1533 on Tidalis
Atonement is fertilising a sudden crop of Tidalis reviews on the web. After Chris Park admitted the ship of Arcen Games was heading towards the rocks of financial woe, there was a brief, one-night stand outpouring of love for Arcen and Tidalis.
I’m no exception. Fearing Arcen might go under, I brought my Tidalis purchase forward. I’m going to talk more about the game’s troubles rather than launch fireworks and celebrate. A lot of other decent people have done that. And indecent people too.
On 12th December 2009, Dr. David Li (not to be confused with the same David Li who derived the Gaussian copula function at the centre of the subprime crisis) of the University of Beverly Hills published an astounding mathematical deduction. By analysing years of statistical gaming trends combined with the efficient market hypothesis, he deduced the following identity.
After Arcen Games released puzzle game Tidalis this year, Li was discredited and left academia entirely. Rumour now puts Li somewhere in Melanesia, operating in secret, either working to clear his name or bring ruin to the world that spurned him. Such was the casual acceptance of Li’s identity, gamers in their legion stared at browser windows in shock, mouth agape. Park is Strategy, Strategy is Park. No one said anything about Park is Bloody Bejeweled, WTF.
Well, Chris has told anyone willing to listen that the last thing he wanted to be was The Strategy Guy. He’s always been working on a multitude of ideas, sometimes trying to fill in gaming sweet spots that other games seemed to promise but not deliver on. AI War was originally just a side project to get him over a rut in the development of Alden Ridge, an as-yet unfinished zombie adventure game. For more Park Facts, you should listen to Jordan Rivas’ remarkable hour-long interview with the man himself.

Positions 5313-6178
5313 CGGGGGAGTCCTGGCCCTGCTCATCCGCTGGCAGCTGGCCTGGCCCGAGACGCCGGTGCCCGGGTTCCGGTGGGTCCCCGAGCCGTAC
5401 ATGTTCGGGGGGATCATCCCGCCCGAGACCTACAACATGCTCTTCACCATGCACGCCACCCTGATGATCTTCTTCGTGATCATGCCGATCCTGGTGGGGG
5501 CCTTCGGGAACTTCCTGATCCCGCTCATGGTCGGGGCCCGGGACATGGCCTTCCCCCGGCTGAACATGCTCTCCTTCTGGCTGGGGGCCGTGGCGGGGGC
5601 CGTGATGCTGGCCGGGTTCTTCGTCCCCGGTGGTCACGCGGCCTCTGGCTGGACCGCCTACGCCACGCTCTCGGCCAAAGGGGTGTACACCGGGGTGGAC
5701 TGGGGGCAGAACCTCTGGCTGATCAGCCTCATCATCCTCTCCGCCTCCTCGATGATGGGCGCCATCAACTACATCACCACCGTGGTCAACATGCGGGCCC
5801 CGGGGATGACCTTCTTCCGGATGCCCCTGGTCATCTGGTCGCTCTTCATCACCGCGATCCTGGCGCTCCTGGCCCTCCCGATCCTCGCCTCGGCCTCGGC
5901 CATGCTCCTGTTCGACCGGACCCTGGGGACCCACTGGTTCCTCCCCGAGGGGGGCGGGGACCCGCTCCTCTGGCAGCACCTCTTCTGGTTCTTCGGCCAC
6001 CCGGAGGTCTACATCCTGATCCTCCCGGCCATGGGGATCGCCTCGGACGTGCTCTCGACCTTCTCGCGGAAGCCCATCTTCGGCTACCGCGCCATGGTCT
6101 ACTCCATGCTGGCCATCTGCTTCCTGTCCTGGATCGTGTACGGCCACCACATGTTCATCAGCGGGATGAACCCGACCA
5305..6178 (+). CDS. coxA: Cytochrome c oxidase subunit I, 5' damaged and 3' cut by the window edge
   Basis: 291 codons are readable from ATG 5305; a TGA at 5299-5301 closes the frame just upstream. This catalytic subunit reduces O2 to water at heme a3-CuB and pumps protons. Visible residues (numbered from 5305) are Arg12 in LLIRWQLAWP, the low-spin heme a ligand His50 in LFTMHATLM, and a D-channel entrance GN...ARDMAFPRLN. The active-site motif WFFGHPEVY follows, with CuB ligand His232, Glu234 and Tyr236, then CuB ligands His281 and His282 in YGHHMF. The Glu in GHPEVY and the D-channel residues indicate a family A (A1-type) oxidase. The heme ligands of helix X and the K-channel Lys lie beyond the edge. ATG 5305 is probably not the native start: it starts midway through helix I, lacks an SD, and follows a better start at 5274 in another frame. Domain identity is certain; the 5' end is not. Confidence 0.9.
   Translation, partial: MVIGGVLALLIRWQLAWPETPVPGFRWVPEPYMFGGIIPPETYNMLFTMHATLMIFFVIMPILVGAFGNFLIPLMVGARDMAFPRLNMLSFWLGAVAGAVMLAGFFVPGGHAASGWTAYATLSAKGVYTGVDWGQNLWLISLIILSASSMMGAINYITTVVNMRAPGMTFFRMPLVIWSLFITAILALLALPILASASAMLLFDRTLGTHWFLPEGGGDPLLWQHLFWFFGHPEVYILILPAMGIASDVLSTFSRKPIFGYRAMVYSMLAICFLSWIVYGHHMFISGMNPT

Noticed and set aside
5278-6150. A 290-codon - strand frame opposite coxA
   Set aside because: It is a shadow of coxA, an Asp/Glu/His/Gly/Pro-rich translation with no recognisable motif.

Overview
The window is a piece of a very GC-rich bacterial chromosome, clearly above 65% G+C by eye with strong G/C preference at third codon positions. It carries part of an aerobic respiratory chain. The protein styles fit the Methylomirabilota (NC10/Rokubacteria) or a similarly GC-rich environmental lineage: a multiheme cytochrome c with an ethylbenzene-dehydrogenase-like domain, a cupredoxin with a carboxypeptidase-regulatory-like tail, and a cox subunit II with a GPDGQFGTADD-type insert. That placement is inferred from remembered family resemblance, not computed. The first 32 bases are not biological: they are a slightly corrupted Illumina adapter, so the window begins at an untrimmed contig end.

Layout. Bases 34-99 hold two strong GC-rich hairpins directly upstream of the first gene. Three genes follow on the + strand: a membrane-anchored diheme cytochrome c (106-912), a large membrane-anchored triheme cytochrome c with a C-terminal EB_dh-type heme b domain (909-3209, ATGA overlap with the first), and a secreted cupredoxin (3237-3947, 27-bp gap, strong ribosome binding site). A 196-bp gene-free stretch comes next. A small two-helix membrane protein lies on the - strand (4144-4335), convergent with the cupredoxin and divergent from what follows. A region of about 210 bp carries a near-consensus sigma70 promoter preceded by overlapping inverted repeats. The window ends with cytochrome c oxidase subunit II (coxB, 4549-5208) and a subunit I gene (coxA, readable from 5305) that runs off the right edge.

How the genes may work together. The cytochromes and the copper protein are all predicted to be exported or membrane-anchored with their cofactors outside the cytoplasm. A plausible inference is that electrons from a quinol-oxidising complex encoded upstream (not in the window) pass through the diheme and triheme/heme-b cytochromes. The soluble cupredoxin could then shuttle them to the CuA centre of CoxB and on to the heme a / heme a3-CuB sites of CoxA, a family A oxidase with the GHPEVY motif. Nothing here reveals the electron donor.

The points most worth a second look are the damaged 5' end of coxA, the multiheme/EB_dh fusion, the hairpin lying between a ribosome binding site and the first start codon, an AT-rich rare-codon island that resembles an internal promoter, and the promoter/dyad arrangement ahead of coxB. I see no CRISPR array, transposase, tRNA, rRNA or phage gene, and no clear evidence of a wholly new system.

My God, It’s Full of Jewels
Although Arcen is seen as Chris Park’s show, Tidalis is more Lars Bull’s brainchild. Lars is a puzzle-evangelistic mental headcase, which is why there’s so much ingenuity and emergent complexity in Tidalis.
Look at a screenshot and Tidalis looks like Bejeweled. This is how Tidalis inherits the ‘casual’ label. Yeah okay, to some extent Tidalis is a casual game – I can fit in a short game any time and not worry about saving progress or anything like that. But the correct label for Tidalis is hardcore casual.
The concept is a little difficult to convey. Clicking a block emits a coloured stream. If the stream hits at least three blocks of the same colour before the stream is exhausted, the blocks vanish. Blocks can be rotated at will, their orientation dictating the direction the stream travels in.
What you don’t realise until you play is that Tidalis requires insane spatial-temporal skills. Experienced Bejewelled players are used to sorting jewels ahead of time, looking for matches down the road. If, on the other hand, you’re the kind of person who just fiddles around hoping matches just turn up, you’ll quickly notice that Tidalis will tax your brain from the get-go. Add in a time limit or blocks raining from the sky and you’re talking about a real workout. And there are those levels that demand combos to win…
Like World of Goo, Tidalis continues to innovate and showers you with different ideas – different blocks, different win conditions, different lose conditions – that force you to recalibrate your Tidalis skill set with every new puzzle. What was once a strength can now be your Achilles’ heel and vice versa. Ice that prevents you from rotating blocks. Tinder blocks that can only be removed by taking out adjacent red blocks. A bloody level which says take out 10 tinder blocks but you’ll lose if you use 20 red blocks in the process. Gravity and magnets that bend streams. Water-flooded puzzles. And the mind bending sun and moon levels. After I played sun and moon puzzles for an hour, my doctor said I was using parts of my brain not meant to be used until the human species evolves into non-corporeal entities in one million years.